There’s not much out there that can even compare to it. We were running it on relatively high traffic website across multiple of frontends with few upstreams leveraging Consul as source for the backend fleet. Ability to simply mark any given backend server as down and have it balanced out everywhere in seconds (or milliseconds in fact) is an amazing feature. All seamless, no reload, no hassle, no maintenance overhead. The only two things I can think of that have roughly the same functionality are:

  1. DNS-Based Reconfiguration (with zone + resolve combo to make it fly) — but here you can’t specify different weight for each backend, max_fails or any other standard parameters.
  2. API-Based Reconfiguration which requires you to expose NGINXs api and to roll out changes to each frontend separately (as opposed to each frontend querying single source of truth to fetch this information on their own, hands-off fashion).

And guess what — both of these are available only in the premium version of NGINX.

This module alone was one of the very reasons I decided on re-building NGINX. Module itself is a dynamic one in my build and resides in the package called libnginx-mod-http-upsync.

Caveats

Not everything is so great, though. Here are some things that bother me:

  1. upsync can work nicely with the upstream check module (described in next section), but it requires forked version of it. It’s not a huge deal, but one more dependency to keep in mind when the upgrade time is coming.
  2. Due to the way it’s working, this module requires epoll as a connection processing method. In practice this rules out pretty much any other operating system than Linux. I’m not saying it’s a bad thing, but it’s a bad thing.

There’s some more, but I’m gonna hold it off until VTS module.

Upstream Check

NGINX comes with built-in passive checks for servers defined in the upstream block. One can set fail_timeout and max_fails values in order for NGINX to automatically decide on whether the given backend machine is healthy or not. At first it may sound like a good enough solution, but imagine the case when some backend is active (no timeout, not raising number in max_fails) but not really healthy. How? Failed deployment, code mismatch (different version, missing files), newly provisioned host that has FastCGI up and running but no code yet available at all etc.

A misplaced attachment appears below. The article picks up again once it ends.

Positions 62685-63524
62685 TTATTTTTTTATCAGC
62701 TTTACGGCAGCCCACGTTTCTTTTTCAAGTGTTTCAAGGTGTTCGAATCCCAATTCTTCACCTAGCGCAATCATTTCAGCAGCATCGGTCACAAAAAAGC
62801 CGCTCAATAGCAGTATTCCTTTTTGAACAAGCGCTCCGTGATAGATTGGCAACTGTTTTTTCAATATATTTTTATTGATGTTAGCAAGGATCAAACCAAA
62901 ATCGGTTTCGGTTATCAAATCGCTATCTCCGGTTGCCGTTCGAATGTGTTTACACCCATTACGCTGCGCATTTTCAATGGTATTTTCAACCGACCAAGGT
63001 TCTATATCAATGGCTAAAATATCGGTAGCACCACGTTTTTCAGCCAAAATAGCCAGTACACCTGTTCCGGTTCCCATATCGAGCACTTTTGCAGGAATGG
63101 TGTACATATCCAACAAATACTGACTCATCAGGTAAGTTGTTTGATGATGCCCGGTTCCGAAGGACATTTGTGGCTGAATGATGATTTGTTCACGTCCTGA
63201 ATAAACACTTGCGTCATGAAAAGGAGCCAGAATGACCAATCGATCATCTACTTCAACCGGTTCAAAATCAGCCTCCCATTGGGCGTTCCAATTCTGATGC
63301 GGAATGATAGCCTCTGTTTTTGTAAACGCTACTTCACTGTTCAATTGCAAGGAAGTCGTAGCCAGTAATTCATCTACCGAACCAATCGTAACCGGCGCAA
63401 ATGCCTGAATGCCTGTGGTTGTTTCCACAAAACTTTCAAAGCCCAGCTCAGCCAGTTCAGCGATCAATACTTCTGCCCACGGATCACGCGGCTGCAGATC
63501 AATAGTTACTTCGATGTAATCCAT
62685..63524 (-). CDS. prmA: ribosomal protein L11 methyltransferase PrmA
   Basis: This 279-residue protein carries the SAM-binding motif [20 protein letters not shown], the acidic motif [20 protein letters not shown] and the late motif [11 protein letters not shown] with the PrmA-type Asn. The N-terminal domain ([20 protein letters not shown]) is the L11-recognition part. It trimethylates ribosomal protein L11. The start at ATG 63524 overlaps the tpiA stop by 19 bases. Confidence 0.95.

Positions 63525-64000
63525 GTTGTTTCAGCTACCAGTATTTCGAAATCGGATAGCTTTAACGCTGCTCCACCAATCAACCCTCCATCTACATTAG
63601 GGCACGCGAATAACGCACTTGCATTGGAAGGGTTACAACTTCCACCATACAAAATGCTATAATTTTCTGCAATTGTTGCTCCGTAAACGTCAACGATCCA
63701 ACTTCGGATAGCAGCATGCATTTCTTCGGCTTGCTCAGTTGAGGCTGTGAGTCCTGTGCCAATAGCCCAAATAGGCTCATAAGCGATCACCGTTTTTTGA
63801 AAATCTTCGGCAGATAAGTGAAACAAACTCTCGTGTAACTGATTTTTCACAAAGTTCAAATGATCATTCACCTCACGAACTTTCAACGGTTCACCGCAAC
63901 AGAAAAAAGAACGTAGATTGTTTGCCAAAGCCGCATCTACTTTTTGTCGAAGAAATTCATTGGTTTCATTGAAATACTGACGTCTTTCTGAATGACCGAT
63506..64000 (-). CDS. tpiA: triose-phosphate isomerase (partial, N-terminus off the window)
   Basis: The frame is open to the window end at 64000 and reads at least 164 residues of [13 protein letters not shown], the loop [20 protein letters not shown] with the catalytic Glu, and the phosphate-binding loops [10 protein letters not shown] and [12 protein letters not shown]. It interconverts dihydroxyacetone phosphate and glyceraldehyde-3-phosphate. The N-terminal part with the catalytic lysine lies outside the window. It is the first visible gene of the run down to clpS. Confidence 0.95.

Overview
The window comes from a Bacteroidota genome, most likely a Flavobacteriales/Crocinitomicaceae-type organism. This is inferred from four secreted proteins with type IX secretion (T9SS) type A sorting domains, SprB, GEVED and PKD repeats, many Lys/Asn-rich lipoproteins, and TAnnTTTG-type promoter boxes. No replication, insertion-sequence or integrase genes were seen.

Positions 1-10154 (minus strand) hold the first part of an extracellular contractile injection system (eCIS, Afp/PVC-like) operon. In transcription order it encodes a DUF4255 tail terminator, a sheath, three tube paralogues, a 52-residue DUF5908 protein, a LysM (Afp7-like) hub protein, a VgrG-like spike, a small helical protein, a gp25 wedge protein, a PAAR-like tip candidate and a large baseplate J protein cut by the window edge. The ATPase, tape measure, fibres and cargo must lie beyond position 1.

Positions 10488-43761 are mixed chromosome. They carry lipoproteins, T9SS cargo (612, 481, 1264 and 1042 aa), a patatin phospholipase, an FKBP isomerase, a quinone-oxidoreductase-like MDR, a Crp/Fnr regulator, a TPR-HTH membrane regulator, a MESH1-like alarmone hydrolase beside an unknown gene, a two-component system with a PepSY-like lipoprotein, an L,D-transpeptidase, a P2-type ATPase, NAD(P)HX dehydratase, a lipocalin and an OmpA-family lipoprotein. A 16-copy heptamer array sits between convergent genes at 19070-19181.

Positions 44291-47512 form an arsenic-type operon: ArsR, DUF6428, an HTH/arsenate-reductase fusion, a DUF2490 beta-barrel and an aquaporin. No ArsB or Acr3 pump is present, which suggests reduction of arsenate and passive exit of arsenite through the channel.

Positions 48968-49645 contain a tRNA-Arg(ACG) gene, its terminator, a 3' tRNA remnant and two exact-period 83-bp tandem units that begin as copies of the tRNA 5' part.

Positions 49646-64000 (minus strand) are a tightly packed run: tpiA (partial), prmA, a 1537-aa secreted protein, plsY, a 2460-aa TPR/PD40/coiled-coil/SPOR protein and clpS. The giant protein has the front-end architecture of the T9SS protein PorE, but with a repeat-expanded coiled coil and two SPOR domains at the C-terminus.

Fear not, that’s where health_check comes and saves the day! If you are willing to pay for the premium NGINX, that is.

OK, the real saving the day in our case comes from yet another awesome 3rd party module: upstream check. As I mentioned earlier while describing upsync, I’m using different fork located here. Changes are slight but necessary for these two to play together.

upstream cluster {
  server 192.168.0.1:80;
  server 192.168.0.2:80;

  check interval=5000 rise=1 fall=3 timeout=4000;

  #check interval=3000 rise=2 fall=5 timeout=1000 type=ssl_hello;

  #check interval=3000 rise=2 fall=5 timeout=1000 type=http;
  #check_http_send "HEAD / HTTP/1.0\r\n\r\n";
  #check_http_expect_alive http_2xx http_3xx;
}

The upstream defined above will be checked every 5000 milliseconds with allowed timeout of 4000 milliseconds. If the timeout goes up for up to 3 consecutive active checks, given backend server is marked as down and NGINX will no longer push any traffic towards it. If the backend server comes back up it will be raised after one successful active check.

And that’s just the simplest example. One can define multitude of different active checks to ensure that the given backend servers are healthy, including (but not limited to) sending of HTTP request and expecting 2xx and/or 3xx as a valid answer etc.

On top of that this module allows you to check and show dynamically status of the backend servers and print it out in csv, json or html. Those statistics are not very deep, but it’s still impressive piece of work.

This module can’t be build dynamically as it has to patch different kinds of balancing modes for the upstreams. It comes precompiled with NGINX from my PPA.

VTS